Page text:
chapter  4
36 Pages


Architects-from Vitruvius to Le Corbusier, Alberti to Wright, and Viollet-le-Duc to Kahn-

have discussed the importance of materiality in architecture. Since the beginning of

architectural history, designers and builders articulated both practical and theoretical

principles on how materials are to be procured, refined, stored, and assembled. Architecture

is, of course, the putting together of materials: stone, wood, brick, etc. Throughout much

of architectural history, architects focused on qualities of solidity, permanence, and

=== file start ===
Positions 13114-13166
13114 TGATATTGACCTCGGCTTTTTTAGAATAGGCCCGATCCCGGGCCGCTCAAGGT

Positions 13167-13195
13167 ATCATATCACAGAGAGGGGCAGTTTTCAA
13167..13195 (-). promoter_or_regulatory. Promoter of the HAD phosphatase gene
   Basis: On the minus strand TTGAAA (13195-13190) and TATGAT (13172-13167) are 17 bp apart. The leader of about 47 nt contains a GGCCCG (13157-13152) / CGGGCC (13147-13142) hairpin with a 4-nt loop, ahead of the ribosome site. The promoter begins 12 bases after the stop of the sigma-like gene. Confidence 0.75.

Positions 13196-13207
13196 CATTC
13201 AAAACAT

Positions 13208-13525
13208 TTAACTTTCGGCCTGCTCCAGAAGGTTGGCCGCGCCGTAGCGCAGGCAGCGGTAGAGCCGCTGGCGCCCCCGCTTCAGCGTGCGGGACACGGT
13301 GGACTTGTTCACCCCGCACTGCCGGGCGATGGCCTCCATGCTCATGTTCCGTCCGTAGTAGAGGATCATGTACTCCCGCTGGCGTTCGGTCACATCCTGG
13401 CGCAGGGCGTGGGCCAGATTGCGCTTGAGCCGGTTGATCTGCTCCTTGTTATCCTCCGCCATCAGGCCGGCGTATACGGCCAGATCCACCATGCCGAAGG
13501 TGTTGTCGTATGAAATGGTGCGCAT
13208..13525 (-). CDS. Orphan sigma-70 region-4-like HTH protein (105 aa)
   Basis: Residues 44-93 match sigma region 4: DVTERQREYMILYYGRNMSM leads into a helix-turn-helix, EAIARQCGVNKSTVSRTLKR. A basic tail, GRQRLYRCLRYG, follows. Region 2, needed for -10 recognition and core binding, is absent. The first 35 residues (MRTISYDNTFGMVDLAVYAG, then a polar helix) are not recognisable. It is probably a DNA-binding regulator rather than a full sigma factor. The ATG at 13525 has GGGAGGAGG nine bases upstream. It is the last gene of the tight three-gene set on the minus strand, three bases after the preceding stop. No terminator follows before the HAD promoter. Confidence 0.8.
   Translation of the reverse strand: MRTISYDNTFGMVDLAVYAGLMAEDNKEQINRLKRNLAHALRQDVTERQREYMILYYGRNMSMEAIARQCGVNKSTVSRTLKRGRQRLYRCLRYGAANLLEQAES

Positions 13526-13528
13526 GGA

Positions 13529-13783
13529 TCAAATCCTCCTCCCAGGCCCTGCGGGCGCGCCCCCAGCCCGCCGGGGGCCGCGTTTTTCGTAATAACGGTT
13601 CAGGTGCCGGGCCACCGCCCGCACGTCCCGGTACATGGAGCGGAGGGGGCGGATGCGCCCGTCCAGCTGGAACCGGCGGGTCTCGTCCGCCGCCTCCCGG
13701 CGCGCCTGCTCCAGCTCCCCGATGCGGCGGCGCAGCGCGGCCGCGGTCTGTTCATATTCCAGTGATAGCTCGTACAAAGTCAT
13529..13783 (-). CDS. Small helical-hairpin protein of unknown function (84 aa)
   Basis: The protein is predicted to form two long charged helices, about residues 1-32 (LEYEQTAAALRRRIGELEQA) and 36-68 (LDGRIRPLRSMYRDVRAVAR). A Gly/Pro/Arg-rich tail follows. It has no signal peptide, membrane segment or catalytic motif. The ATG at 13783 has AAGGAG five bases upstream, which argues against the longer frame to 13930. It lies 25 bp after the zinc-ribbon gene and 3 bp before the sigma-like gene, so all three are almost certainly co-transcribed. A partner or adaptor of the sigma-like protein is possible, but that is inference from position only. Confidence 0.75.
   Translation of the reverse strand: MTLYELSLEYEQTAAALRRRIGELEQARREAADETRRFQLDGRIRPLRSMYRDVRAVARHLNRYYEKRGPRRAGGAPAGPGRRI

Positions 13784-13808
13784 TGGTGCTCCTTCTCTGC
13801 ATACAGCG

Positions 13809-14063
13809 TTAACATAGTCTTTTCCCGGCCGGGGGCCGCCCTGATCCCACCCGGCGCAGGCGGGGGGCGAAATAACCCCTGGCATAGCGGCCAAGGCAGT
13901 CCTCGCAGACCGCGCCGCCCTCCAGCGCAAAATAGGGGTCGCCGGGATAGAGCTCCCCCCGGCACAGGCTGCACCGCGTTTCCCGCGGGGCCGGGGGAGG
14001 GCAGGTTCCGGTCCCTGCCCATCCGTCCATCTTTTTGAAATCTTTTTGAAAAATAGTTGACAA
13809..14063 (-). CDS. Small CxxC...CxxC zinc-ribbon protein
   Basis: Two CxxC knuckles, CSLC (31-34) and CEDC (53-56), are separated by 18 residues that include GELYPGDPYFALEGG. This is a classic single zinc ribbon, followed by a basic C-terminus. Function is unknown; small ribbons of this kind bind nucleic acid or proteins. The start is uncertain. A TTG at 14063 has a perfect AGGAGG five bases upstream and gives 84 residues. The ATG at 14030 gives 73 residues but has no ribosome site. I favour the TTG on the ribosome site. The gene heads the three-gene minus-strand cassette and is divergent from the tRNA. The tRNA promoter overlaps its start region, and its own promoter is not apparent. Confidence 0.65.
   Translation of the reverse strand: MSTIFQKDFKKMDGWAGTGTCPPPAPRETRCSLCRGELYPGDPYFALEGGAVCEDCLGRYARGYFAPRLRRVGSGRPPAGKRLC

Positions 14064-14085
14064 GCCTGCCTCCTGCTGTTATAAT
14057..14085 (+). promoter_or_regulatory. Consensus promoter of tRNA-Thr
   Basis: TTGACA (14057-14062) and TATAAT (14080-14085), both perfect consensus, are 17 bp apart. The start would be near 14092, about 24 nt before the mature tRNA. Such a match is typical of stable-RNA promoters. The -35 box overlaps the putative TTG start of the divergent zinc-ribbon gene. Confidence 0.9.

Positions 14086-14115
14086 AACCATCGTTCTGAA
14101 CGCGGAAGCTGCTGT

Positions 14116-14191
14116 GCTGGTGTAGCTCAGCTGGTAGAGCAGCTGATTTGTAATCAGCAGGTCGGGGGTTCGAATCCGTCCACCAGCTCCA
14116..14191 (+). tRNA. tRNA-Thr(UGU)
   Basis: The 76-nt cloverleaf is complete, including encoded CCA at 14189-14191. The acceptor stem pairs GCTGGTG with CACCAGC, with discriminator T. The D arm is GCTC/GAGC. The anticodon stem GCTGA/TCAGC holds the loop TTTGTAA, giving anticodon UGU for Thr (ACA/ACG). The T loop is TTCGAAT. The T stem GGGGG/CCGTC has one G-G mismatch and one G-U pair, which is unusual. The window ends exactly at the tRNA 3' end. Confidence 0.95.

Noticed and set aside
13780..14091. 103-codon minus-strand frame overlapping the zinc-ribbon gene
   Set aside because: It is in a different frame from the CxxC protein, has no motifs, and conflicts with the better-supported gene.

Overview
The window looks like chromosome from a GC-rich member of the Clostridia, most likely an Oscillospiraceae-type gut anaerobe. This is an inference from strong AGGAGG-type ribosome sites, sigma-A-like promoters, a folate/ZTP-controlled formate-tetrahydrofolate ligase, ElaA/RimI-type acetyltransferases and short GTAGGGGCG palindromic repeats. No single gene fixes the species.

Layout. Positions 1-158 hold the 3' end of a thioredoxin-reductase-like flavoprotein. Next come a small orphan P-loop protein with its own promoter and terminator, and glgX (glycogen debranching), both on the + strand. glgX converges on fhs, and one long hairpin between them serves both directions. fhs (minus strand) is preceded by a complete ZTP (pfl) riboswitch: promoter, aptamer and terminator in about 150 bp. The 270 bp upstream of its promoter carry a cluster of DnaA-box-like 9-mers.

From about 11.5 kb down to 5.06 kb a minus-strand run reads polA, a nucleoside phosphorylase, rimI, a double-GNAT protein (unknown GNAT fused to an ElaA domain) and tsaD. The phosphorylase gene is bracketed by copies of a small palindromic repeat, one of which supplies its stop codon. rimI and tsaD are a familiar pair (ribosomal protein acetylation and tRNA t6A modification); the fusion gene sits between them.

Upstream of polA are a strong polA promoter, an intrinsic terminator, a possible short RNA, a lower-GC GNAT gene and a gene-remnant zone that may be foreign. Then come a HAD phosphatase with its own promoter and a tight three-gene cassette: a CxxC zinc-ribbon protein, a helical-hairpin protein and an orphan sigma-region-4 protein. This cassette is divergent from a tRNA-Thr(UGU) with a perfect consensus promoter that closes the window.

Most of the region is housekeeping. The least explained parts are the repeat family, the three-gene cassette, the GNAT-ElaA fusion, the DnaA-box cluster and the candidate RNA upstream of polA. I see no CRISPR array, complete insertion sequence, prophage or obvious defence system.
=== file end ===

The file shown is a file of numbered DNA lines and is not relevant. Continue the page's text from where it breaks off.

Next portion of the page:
heaviness. In opposition, new materials have enabled new qualities: Can buildings be

more transparent, maybe ghostly or invisible? Can buildings become lighter, maybe able

to float? Can buildings be made to move, maybe daily? Exemplified by Diller and Scofidio’s

“Blur Building” at the 2002 Swiss Expo, where the primary building material was fog, the

exploration of “immateriality” in architecture is relatively new.